While the days of handing out gold watches and lapel pins to recognize an employee’s years of service are largely outdated, recognition programs in Canadian workplaces still revolve primarily around formal milestones, rather than informal, day-to-day appreciation from managers and colleagues.
But as technology and data play a growing role in many human resources and benefits programs, they’re appearing in employee recognition efforts as well. And the traditional top-down acknowledgment from managers is turning on its head as more companies are encouraging staff to recognize each other.
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Ultimately, recognition programs are evolving as employers embrace the idea that each program should be unique to the organization’s needs. With that in mind, Benefits Canada has taken a look at the latest trends in recognition programs.
1. Recognition as more than just long-service awards
The early 1990s ushered in recognition programs where employees could select a gift from a printed brochure, says Alan Whittaker, vice-president of sales and marketing at Williams Recognition Ltd. The brochures, he notes, have since evolved to web-based programs.
While the programs do cover awards for employee milestones, they’ve also evolved to apply to other forms of recognition, he adds. “There’s the traditional points programs, perfect attendance programs, sales incentive programs, but . . . service awards are still the No. 1 type of awards we’re providing our clients.”
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While some people consider long-service awards to be old-fashioned, they actually remove the subjectivity that accompanies most recognition programs, says Peter Hart, chief executive officer of Quebec-based Rideau Recognition Inc. “So many people don’t really know how to recognize properly, and it’s very subjective. Around service awards, there’s no subjectivity. It’s all objective and it acts as a trigger to have a conversation.”
Perhaps one reason recognition awards have largely centred on service milestones is the Canada Revenue Agency doesn’t tax them when provided as non-cash awards, as long as the cost is less than $500 in any given year. “If it does exceed $500, then the portion that exceeds $500 would be a taxable benefit to the employee,” says Kevin Stienstra, a senior tax manager at Grant Thornton LLP.
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Cash rewards or any gift that someone can convert to cash, such as a gift certificate, are taxable. “Some companies, like our company, have loyalty dollars, where you can get so many dollars and that allows you to use those dollars to buy various things on a website,” adds Stienstra, noting anything received by an employee in recognition of their performance, rather than their service, would also be taxable.
2. Greater focus on the recognition rather than the reward
The move to expand recognition beyond service-based awards has been gradual, in part due to the challenge of differentiating between recognition and reward, according to Hart. “Recognition is a feeling, a perception. Do you truly feel, as an employee, valued, appreciated, recognized by your manager, your colleagues, your company? You can’t put dollars and cents on that,” he says.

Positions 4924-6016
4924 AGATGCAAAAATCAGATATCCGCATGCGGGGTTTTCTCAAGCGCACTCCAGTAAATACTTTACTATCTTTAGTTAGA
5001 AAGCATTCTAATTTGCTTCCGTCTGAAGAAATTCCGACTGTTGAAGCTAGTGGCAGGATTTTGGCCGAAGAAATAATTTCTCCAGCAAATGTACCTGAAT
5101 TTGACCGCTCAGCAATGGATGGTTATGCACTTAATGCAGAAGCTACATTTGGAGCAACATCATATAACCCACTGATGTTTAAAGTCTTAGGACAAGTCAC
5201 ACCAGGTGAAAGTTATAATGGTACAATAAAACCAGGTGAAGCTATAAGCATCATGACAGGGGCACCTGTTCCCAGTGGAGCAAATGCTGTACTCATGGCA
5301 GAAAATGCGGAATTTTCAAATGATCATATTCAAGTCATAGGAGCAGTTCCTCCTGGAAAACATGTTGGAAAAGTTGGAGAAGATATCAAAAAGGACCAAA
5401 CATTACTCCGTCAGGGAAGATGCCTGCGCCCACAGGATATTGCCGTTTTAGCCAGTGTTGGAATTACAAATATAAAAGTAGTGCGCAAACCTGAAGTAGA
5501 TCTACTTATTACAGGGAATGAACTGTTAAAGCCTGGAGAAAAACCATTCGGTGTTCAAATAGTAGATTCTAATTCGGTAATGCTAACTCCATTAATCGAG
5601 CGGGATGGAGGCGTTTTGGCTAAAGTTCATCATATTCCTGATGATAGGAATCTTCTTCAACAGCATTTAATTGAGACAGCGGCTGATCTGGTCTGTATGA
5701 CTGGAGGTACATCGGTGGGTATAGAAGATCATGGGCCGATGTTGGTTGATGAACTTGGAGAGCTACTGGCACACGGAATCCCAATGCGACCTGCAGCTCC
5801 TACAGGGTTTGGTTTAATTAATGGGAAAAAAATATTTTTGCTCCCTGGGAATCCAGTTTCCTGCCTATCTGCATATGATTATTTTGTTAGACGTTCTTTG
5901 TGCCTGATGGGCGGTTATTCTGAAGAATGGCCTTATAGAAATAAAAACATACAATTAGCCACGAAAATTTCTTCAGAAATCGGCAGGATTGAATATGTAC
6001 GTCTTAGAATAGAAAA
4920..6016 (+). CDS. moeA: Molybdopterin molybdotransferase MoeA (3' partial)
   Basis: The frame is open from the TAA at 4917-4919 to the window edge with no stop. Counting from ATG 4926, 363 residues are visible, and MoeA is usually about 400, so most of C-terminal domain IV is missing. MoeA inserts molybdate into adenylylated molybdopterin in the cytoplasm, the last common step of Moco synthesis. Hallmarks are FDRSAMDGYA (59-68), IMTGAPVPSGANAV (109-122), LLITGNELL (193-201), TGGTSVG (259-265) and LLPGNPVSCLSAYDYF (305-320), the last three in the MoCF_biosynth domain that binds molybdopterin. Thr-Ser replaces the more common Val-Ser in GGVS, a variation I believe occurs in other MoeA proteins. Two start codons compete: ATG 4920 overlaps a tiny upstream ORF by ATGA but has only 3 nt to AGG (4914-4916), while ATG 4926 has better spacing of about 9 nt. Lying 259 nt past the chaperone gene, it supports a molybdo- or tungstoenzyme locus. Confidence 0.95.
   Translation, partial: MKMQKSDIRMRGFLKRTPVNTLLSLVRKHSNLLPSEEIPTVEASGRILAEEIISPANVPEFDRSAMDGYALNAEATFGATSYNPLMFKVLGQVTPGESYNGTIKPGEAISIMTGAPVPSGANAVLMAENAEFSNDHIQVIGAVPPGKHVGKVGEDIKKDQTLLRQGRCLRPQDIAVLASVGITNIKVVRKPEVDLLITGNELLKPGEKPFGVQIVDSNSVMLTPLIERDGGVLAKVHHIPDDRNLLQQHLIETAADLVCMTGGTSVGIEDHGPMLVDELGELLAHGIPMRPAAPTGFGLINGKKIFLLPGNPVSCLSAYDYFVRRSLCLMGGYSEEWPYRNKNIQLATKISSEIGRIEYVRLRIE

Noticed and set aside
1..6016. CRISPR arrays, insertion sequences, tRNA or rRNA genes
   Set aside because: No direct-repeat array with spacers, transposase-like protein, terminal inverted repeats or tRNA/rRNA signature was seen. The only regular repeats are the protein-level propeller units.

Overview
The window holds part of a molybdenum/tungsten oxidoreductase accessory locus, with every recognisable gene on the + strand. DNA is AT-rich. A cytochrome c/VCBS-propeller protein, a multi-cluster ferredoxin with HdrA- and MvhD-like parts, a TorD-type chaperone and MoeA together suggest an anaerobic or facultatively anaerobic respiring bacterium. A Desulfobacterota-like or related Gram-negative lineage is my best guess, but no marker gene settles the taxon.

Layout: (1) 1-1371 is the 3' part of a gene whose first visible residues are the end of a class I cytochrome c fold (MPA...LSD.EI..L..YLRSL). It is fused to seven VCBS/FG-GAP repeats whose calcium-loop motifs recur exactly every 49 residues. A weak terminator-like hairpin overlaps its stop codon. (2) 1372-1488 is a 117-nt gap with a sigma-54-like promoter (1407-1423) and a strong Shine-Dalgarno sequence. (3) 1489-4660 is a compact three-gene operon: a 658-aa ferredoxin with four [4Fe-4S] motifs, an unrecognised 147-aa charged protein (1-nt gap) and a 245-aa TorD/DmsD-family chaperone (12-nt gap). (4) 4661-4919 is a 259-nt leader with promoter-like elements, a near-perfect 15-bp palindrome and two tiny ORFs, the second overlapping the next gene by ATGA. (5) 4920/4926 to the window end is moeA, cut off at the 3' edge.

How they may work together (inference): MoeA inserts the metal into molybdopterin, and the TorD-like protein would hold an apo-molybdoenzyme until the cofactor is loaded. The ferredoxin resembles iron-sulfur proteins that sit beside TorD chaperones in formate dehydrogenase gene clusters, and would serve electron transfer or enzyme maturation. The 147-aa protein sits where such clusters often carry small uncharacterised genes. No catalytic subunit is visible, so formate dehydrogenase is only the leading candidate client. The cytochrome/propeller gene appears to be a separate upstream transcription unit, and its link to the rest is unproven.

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“Rewards, on the other hand, are very tangible. It can be the gold watch at 25 years, the gift certificate, the points you receive in some sort of a points-based system. It’s got a value.
“You’ve heard the expression, ‘Money can’t buy you love?’ Well, rewards can’t buy you recognition.”
And more and more employers are coming around to that fact, although Hart notes the challenge is how to make real recognition happen. “If a person doesn’t feel valued, appreciated, and you’re loading on the gift certificate or the points, chances are it will have a negative effect. People will think, ‘I’m being gamed.’”
3. Values-based recognition
The latest form of recognition aligns the program with the organization’s values, says Andrew Clark, president of BI Worldwide Canada in Vancouver. “It reinforces the strategic direction of the company and shows some alignment.”
In building its new recognition program, Ryerson University focused on the 14 values that underpin everything that happens at the organization, says Emily Pomeroy, recognition project lead. “We wanted to provide recognition that’s tied to these values as a way to encourage specific behaviours from our employees that would support the university’s vision or priorities.”
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The university also wanted to establish clear criteria, so there wouldn’t be any misunderstanding when it recognized some people and not others. “To be able to say, ‘We’re recognizing people who do things that support equity, diversity and inclusion,’ it’s harder for people to misinterpret that,” says Pomeroy. “It helps us be consistent in our recognition.”
Ryerson connected its values with a new online platform that allows employees to send a colleague recognition in the form of an electronic card. “We have cards for sustainability, innovation, integrity, lifelong learning, which are all actual values from our academic plan,” says Pomeroy.